The economics of fraud and corruption
Massachusetts Institute of Technology. Department of Economics.
James Poterba and Benjamin Olken.
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Fraud and corruption are serious issues which undermine the provision of public goods. This thesis consists of three papers which analyze the economics of fraud and the mechanisms by which it can be detected and averted. An introductory chapter presents an overview of the economic ideas surrounding these topics. In the αrst paper, I analyze a US federal law that incentivizes whistleblowers to litigate against fraud and misreporting committed against the Medicare program. I provide a theoretical framework for understanding the economic tradeoffs associated with privatized whistleblowing enforcement and then empirically analyze the deterrence effects of whistleblower lawsuits. In the second paper, conducted as joint research, we consider the incentives for misreported enrollment statistics in Israeli public school data and the way in which data manipulation undermines economic estimates of the returns to smaller class sizes. We provide evidence of enrollment manipulation and show that smaller class sizes have no effect on student achievement, overturning earlier literature. In the third paper, we develop a mechanism for detecting misreported αnancial data and apply it to reports from a World Bank project. Our results are consistent with strategic and proαtable falsiαcation of data, and our method matches the results of an audit conducted independently by the World Bank on the same project.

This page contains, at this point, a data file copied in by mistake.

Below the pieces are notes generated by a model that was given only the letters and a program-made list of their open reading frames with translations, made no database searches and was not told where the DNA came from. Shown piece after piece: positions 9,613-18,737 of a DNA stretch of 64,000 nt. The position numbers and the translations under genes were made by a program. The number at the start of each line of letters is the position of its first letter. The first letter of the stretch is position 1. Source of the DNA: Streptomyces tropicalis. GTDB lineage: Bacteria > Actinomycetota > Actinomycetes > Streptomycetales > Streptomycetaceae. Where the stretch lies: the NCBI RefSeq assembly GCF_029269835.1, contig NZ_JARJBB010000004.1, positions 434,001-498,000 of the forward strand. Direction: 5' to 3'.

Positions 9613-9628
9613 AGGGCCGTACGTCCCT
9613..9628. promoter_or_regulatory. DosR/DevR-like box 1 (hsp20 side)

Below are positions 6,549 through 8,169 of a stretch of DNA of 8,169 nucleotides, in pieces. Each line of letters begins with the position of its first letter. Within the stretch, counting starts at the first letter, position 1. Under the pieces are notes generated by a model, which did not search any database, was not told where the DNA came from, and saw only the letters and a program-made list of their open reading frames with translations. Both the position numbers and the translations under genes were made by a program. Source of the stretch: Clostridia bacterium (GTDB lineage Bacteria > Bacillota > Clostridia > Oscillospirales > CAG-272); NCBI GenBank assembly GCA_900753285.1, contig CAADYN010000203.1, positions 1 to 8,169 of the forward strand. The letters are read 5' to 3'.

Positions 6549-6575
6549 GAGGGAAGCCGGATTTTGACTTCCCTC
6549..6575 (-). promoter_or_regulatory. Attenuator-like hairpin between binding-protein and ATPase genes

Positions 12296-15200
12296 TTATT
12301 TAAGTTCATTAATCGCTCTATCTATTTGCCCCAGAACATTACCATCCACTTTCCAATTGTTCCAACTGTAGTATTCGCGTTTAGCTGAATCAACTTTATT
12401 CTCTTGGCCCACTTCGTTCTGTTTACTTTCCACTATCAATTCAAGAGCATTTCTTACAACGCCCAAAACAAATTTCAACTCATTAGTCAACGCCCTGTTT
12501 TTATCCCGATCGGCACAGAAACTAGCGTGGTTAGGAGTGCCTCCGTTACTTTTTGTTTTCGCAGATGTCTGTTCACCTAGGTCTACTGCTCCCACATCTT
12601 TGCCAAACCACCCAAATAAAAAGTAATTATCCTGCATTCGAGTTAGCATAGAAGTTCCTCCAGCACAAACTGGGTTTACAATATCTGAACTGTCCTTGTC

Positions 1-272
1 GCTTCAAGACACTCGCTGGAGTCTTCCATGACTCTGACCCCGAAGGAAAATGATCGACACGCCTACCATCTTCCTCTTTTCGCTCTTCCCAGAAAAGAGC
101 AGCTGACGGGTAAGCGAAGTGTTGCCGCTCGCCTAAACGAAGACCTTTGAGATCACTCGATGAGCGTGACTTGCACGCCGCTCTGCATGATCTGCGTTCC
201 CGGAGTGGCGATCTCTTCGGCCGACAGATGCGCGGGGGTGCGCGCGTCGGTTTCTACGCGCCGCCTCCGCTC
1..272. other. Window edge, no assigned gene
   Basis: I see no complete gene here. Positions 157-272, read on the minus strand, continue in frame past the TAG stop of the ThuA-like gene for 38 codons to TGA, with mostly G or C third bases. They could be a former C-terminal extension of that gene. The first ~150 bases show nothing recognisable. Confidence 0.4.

Thesis: Ph. D., Massachusetts Institute of Technology, Department of Economics, May, 2020Cataloged from the official PDF of thesis.Includes bibliographical references.
DepartmentMassachusetts Institute of Technology. Department of Economics
Massachusetts Institute of Technology